GHG target offset by lower ambition on renewables
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The UK backs tougher EU target for cutting greenhouse-gas (GHG) emissions, but refuses to support more stretching renewable energy goals
Energy and climate change secretary Ed Davey is urging the EU to increase its greenhouse-gas (GHG) emissions reduction target to 50% by 2030 as part of a new global agreement to tackle climate change.
However, despite significantly raising the bar on cutting GHGs across the bloc, Davey has also confirmed that the UK would oppose revised renewable energy targets for member states.
Setting out the government’s position on the EU 2030 framework for climate and energy policies, which was published as a green paper by the European Commission in March, Davey said the UK would argue for an EU-wide binding target to halve emissions in 2030 compared with 1990 levels in the context of an ambitious global climate deal.
He also stated that, in the absence of a new international agreement in 2015, the EU should commit unilaterally to a 40% reduction target.
The commission’s green paper indicates that the bloc needs to achieve a 40% cut in GHG emissions by 2030 to be on track to reach a reduction of between 80–95% by 2050, which scientists say is consistent with limiting atmospheric warming to below 2°C.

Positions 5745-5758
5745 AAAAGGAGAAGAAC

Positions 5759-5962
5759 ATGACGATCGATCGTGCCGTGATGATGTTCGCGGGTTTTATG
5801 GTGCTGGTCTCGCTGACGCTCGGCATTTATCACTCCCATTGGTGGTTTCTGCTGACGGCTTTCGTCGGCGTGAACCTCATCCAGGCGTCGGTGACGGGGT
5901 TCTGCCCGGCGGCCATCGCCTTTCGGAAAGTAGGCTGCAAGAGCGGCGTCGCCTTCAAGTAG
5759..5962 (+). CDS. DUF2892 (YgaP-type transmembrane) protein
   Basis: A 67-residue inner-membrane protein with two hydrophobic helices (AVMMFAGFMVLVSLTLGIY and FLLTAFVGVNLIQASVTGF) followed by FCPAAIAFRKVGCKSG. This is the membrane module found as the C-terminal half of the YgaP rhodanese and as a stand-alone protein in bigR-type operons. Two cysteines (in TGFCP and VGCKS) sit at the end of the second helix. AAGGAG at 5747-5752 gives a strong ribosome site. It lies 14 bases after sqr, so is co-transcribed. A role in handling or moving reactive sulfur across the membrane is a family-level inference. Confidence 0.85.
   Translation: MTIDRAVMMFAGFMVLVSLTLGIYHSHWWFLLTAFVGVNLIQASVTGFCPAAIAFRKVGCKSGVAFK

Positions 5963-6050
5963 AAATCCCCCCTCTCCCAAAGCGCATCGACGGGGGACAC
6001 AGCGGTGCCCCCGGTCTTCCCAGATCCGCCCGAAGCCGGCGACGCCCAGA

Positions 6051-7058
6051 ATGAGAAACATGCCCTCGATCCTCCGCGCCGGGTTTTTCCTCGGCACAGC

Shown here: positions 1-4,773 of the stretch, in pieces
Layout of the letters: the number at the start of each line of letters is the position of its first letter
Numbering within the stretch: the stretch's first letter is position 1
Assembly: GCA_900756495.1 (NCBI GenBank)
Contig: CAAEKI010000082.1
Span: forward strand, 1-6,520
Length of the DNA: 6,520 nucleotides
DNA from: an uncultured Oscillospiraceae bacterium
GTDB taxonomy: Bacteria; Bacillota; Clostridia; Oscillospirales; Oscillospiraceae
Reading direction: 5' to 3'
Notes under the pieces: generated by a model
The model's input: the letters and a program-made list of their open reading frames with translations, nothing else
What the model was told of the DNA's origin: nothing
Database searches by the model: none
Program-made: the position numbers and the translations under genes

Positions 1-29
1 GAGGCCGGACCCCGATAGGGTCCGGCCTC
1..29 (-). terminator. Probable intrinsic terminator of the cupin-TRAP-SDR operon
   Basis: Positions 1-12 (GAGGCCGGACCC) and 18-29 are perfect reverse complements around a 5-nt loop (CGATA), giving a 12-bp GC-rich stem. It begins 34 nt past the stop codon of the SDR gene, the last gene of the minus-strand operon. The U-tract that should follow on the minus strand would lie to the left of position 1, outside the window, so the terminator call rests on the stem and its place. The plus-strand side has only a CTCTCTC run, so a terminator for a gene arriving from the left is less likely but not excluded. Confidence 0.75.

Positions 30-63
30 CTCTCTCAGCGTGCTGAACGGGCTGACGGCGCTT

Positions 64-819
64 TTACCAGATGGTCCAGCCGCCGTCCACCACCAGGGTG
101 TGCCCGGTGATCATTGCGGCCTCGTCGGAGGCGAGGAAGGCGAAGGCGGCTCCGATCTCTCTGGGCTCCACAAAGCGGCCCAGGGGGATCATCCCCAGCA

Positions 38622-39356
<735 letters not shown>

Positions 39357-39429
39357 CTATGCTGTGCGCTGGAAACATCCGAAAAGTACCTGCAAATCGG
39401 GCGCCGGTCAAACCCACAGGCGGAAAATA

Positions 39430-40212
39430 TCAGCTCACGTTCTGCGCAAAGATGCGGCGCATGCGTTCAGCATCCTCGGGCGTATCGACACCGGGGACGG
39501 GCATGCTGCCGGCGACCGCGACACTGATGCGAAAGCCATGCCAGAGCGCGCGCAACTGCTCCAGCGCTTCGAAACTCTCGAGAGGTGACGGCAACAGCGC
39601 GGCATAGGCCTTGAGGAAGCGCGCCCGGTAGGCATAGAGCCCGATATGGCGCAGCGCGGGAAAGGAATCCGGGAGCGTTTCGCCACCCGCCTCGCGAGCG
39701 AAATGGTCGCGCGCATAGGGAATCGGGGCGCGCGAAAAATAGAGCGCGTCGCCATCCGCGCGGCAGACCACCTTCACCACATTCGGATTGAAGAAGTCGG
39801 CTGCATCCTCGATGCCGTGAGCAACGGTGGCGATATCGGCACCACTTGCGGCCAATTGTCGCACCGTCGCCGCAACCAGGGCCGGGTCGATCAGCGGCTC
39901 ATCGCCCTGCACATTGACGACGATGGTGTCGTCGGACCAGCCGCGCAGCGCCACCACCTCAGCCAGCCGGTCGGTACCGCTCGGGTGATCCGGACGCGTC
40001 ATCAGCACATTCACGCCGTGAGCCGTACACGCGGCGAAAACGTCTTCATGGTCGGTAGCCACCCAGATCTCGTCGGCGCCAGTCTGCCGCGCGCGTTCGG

The paper also highlights the need to raise the proportion of energy in the EU supplied from renewables to around 30% in 2030, a figure recently backed by MEPs. The existing target is a 20% share of energy from renewable sources by 2020, and is credited with stimulating investment in low-carbon generation across Europe.
Davey said rather than setting a new target for renewable energy, the government would argue that member states ought to be allowed to pursue a flexible approach to meeting emissions targets.
“There are a variety of options to decarbonise any country’s economy. In the UK, our approach is technology-neutral and our reforms will rely on the market and competition to determine the low-carbon electricity mix. We will therefore oppose a renewable energy target at an EU level as inflexible and unnecessary,” he said.
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